One of the annoying things when you start working with Model-View-ViewModel in Windows Presentation Foundation (WPF) is the fact that you can’t just delete the code-behind file for your .xaml files.
After discussing the problem with Peter Lillevold, he came up with a solution to our problem. Let’s first discuss the problem and then present the solution.
When you look at a recently created XAML file, you’ll notice there is a call to the InitializeComponent in the constructor. This is an operation that is not available in the derived type (Window, Page, UserControl) nor is it directly visible in your project. Right-click on the method call and Go To Definition (F-12) opens an generated file you normally don’t see.
The operation is responsible for loading (initializing) the XAML which is embedded as a resource in your application binaries.
Example of a code-behind class:
public partial class MainWindow : Window
Unfortunately the XAML views require this call to InitializeComponent to function properly, if you go ahead and delete the code-behind file you’ll end up with an blank window/user control when they are loaded.
View Base Types
The solution is to provide a view-base for all your top-UI containers, such as Window, Page and UserControl. These view-base types can additionally be used to construct convention-based initialization of View Models in an MVVM-pattern implementation. This is beyond the scope of this post, might be visited in a future post.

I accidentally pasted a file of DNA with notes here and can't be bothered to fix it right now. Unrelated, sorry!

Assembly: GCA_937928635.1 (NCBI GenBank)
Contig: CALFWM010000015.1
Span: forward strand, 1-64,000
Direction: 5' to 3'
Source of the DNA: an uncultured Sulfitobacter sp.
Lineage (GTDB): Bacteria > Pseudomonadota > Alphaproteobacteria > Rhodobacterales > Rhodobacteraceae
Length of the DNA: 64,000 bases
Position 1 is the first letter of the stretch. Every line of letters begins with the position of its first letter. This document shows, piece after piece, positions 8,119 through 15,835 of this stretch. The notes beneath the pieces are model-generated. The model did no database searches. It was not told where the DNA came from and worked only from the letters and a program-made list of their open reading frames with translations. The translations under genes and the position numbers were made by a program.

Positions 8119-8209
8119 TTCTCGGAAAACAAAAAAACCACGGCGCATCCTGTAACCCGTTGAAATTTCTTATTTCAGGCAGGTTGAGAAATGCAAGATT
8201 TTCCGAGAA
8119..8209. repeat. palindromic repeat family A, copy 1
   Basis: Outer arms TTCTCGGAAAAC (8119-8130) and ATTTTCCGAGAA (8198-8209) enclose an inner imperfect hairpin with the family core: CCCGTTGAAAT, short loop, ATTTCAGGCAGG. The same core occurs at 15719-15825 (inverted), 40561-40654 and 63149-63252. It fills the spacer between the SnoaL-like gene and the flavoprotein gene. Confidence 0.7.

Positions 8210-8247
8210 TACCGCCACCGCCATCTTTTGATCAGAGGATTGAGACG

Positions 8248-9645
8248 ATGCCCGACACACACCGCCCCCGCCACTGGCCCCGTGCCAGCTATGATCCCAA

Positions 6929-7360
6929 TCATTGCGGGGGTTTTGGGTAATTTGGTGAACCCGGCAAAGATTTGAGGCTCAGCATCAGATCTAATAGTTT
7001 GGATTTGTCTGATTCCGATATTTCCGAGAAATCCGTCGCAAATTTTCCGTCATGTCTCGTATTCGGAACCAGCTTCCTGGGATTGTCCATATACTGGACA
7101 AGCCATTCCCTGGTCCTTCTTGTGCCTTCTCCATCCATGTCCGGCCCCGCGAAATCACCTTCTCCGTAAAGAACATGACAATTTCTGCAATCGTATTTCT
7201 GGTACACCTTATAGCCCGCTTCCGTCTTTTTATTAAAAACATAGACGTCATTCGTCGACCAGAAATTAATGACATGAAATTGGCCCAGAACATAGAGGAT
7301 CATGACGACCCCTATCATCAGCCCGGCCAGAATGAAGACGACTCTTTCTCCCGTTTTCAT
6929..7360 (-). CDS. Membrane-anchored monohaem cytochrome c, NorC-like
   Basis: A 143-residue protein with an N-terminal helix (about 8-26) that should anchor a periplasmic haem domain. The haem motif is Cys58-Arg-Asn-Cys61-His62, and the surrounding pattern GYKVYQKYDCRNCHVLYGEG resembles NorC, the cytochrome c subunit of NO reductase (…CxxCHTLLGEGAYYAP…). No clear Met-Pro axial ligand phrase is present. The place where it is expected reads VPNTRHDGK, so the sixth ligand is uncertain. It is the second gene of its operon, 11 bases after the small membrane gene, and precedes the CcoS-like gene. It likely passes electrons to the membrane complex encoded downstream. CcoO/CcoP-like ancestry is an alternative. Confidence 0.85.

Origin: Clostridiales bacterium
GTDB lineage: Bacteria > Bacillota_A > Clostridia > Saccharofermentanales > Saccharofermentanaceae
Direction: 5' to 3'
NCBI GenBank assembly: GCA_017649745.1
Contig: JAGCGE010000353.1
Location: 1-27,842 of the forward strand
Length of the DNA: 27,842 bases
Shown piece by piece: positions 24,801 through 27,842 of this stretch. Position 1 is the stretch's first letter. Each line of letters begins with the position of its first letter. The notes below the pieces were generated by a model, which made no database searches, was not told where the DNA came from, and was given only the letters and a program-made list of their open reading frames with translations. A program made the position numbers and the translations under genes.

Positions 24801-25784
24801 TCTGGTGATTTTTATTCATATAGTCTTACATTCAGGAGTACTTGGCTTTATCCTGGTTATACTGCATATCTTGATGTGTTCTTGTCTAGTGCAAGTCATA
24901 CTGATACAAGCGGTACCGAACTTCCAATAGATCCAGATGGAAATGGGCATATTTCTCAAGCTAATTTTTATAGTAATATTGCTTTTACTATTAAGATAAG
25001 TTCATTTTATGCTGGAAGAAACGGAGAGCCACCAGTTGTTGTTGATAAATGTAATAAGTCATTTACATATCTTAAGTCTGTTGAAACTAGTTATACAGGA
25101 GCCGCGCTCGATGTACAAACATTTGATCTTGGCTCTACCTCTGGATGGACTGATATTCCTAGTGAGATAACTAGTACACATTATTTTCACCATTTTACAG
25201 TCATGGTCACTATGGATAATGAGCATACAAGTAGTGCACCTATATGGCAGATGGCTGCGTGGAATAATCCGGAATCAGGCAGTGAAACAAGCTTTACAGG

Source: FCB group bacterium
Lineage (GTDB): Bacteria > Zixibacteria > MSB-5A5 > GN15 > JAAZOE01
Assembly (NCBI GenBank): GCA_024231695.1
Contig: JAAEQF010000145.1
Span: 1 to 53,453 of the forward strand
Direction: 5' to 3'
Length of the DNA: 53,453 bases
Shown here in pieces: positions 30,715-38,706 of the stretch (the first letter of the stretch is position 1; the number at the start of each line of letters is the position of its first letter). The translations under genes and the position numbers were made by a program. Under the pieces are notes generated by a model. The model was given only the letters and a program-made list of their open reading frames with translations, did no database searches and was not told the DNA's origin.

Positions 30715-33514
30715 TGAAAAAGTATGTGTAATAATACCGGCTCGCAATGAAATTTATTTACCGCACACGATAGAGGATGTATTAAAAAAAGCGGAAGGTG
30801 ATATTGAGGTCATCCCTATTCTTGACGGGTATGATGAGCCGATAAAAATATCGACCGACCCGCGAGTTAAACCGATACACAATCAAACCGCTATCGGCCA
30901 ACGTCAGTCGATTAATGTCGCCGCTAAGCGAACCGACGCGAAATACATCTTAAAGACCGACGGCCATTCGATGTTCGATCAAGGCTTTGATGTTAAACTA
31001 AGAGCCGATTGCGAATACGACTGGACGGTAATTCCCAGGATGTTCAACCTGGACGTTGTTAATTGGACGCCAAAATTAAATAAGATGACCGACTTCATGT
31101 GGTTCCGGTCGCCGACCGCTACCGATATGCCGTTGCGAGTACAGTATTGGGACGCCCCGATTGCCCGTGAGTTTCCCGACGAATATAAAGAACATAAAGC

Here is an example on how to do this for a Window view:
public partial class WindowView : Window
var initializeComponentMethod = GetType().GetMethod("InitializeComponent",
BindingFlags.Public | BindingFlags.Instance);
if (initializeComponentMethod != null)
initializeComponentMethod.Invoke(this, new object);
First we tries to get an reference to the current instance of the object, which will return the inherited type (for example “ExampleView” type as included in my sample source code). Then we validate if the method actually exists and if it does, we invoke the InitializeComponent method.
Next step is to change the XAML markup so you no longer use the framework type for Window, Page or UserControl, but instead your own custom base view types. At this point you can delete the code-behind of your XAML files, just make sure you don’t delete any existing logic that you might have in your code-behind.
Side note: Having logic in code-behind is not a violation of good practices, even when you’re working with the MVVM (Presentation) pattern.
Open your XAML and add a statement that imports the CLR namespace where your view types are, e.g.
Then change the root-XML-element in your XAML markup file to e.g.
Note that the x:Class element on the root element dictates the name of your view, meaning your XAML file can be named something other than the generated type of the view.
Example Source Code
For a concrete example of this implementation in WPF and how you can avoid the code-behind file altogether is included below. The two examples are ExampleView.xaml and ExampleControl.xaml which both works without code-behind files.
Please use the example with caution and there are no guaranties that the workaround doesn’t change some behavior in your running application. Any feedback is welcome, please leave comments!
Download the NoCodeBehind example in C#.